Hello my Aviator, time literally flies. I am already flying for one year the Airbus A300. As you may have noticed the operation requires me to have a lot of flights at night. A restful sleep is not only important for pilots to be fit to fly. Sleep is one of the most important needs in life. I am a pretty good sleeper and I want you to learn from my tips for a better sleep. I hope they will help you so a good night’s sleep does not remain a dream.
Some colleagues of mine have approached me and inspired me to share my tips and guidelines in this blog post. They thought since I am the fit and healthy pilot I might help others. Especially in the Aviation industry pilots have to cope with irregular working hours. Thus many are experiencing problems sleeping well. Lack of sleep can cause moodiness, lack of concentration, and sluggishness. A former colleague of mine faced these problems. The frustration turned into depression and in the end, she had to take a timeout in the hospital. The effects of a bad night’s sleep are not to underestimate.
My tips for a better sleep
Body’s internal clock
Try to get in sync with your body’s natural sleep-wake cycle, also called circadian rhythm. This is one of the most important strategies for sleeping better, but also the most difficult one to follow as a crew member. Keeping regular sleep-wake schedule lets you feel more refreshed and energized than if you sleep the same number of hours at different times. Choose a bedtime when you normally feel tired.
Good night tea
Instead of alcohol which makes you sleepy, have a cup of tea before you go to bed. Access alcohol might even have the effect that your sleep is less restful. Any herbal tea works, as long as it is without caffeine. I can recommend the organic Snore & Peace Tea of Clipper. For me, a tea has a soothing effect and calms my body and my mind down.
Don’t let you disturb by noise. In a hotel, I always hang the “do not disturb” sign out and I sometimes even unplug the hotel phone. If you have a noisy environment I recommend wearing earplugs to eliminate the risk of waking up by noise. I use costume made earplugs of Hoerluchs. They are fitted to my ears and are really comfortable to wear. A more affordable option is the product of Ohropax. Those earplugs are made out of wax and adjust to any shape. The downside is that you might lose them during sleep.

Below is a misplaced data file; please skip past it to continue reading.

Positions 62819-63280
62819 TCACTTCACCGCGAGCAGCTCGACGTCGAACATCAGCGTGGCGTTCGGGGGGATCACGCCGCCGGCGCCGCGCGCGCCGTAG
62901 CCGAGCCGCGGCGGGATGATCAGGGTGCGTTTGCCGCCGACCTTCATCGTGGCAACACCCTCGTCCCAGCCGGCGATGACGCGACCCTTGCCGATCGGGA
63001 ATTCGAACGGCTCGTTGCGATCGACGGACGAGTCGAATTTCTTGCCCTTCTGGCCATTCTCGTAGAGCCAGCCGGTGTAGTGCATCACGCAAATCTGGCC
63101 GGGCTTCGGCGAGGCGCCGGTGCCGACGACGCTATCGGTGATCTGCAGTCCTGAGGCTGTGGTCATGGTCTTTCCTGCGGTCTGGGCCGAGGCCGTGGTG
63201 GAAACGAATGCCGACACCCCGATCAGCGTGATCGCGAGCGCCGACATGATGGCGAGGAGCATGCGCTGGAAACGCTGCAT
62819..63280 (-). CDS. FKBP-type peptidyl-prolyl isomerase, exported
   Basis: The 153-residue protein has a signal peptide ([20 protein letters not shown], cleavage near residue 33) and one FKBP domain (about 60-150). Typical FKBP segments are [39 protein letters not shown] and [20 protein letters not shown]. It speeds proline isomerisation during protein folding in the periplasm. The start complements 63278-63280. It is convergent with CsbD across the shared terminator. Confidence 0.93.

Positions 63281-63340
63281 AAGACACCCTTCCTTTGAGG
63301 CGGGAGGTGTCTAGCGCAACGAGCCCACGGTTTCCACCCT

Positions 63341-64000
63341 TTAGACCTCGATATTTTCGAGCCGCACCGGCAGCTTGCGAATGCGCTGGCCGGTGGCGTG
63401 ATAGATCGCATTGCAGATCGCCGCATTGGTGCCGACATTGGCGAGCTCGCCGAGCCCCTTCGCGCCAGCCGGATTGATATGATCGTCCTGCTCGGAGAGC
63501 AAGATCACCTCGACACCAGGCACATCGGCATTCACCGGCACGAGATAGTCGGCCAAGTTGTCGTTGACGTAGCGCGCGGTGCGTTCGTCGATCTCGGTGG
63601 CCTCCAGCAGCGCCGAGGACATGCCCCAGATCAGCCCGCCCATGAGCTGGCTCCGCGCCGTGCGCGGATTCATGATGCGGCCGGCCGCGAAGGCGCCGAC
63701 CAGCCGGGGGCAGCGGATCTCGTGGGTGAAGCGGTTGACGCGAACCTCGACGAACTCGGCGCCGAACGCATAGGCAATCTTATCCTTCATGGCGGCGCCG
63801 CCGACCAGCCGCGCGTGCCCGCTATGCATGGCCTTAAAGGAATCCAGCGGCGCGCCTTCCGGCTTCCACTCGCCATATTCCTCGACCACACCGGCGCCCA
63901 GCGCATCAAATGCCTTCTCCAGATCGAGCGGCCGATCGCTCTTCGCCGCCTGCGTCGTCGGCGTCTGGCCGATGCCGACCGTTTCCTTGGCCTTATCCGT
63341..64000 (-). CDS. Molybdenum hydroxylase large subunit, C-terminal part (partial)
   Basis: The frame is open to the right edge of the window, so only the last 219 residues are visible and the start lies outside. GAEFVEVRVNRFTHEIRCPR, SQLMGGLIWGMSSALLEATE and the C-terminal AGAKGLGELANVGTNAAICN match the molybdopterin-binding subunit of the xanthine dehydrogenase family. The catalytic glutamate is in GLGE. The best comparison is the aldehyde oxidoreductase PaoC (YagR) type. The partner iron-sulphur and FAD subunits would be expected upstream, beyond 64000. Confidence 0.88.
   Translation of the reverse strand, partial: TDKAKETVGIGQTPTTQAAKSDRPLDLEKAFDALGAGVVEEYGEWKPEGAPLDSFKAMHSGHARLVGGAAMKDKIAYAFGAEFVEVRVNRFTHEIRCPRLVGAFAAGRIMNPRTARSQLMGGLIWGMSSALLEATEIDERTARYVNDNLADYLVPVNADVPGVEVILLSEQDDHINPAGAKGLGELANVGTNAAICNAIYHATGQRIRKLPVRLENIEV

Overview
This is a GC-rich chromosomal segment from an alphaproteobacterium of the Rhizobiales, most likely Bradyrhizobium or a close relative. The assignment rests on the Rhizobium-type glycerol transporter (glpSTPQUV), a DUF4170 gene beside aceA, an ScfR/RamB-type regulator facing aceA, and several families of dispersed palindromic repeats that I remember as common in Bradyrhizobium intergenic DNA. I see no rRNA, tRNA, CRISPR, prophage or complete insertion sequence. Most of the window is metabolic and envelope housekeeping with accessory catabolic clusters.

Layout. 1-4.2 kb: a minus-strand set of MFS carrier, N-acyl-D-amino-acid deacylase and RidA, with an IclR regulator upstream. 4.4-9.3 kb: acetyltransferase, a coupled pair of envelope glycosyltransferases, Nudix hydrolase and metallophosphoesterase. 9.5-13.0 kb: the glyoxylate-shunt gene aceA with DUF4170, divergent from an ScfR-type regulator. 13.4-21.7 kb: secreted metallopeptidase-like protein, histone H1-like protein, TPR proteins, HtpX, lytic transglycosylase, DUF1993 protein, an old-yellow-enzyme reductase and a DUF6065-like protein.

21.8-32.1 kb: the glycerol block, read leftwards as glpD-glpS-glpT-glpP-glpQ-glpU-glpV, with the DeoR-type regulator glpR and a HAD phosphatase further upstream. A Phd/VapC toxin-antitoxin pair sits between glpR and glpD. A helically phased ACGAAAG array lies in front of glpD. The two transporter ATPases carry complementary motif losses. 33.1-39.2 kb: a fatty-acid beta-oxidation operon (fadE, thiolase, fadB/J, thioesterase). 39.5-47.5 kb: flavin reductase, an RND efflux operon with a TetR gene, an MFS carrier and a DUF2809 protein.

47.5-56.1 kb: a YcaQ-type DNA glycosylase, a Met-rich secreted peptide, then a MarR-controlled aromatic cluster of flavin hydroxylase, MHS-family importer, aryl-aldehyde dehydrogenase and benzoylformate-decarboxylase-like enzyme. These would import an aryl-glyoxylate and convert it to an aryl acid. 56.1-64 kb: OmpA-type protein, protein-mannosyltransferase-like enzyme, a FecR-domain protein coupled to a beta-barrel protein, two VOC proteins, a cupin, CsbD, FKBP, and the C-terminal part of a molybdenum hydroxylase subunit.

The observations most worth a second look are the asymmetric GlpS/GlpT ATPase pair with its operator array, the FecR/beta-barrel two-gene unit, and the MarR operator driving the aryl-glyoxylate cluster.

A room which is too bright makes it harder to fall asleep or wakes you up to early. Sometimes I use a sleeping mask when the room is not dark. I have not found the ideal one yet. Even the sleeping mask out of the first class of Lufthansa might come off while sleeping. Last night I tried the sleeping mask, SleepMaster. This sleeping mask is a little bit more expansive, but it is really comfortable to wear and I did not lose it while sleeping.
Avoid bright screens within one hour of your bed-time. In case you have to use your phone just prior going to bed make sure, you have turned down the brightness and activated the night option, which is called “night shift” on the iPhone
Reading helps me a lot to fall asleep. I am reading a magazine or a book and I avoid reading from a back-lit screen. This technique helps me to relax and to clear my head if my brain has been overstimulated a lot over the day.
How does food affect your sleep?
What you eat and drink before bed can affect your sleep. Spicy and acidic foods can also kill sleep efforts because they cause heartburn. Lying down makes heartburn worse, and the discomfort from heartburn hinders sleep. Additionally, a heavy meal activates digestion, which can lead to nighttime trips to the bathroom.
Foods containing the amino acid tryptophan—a building block of the sleep-related chemical serotonin—could make you sleepy. (not proven if the amount is enough to change your sleep) Foods such as eggs, chicken, fish, and nuts contain roughly equal amounts of tryptophan. Carbohydrates make tryptophan more available to the brain. Some whole wheat crackers with peanut butter are a good before bedtime snack.
How does exercise affect your sleep?
Exercise regularly and you will sleep better at night and feel less sleepy during the day. Regular exercise also improves the symptoms of insomnia. Additionally, it increases the amount of time you spend in the deep, restorative stages of sleep. The harder the work out is the deeper is my sleep. But also light exercise will improve your sleep.
Try to finish moderate to vigorous workouts at least three hours before bedtime. Relaxing, light exercises such as yoga or gentle stretching in the evening can help promote sleep.
Most important is that you have the willingness to try out new techniques and alter your habits to potentially notice an improvement. Routine, relaxation, and listing to your body’s internal clock is the key to success. One of my next blog posts will be about how to cope with working at night.
How many hours do you sleep a day and what is your tip for a better sleep?Please leave me a comment below the article and subscribe to my newsletter with your email.
Happy landings and happy sleeping!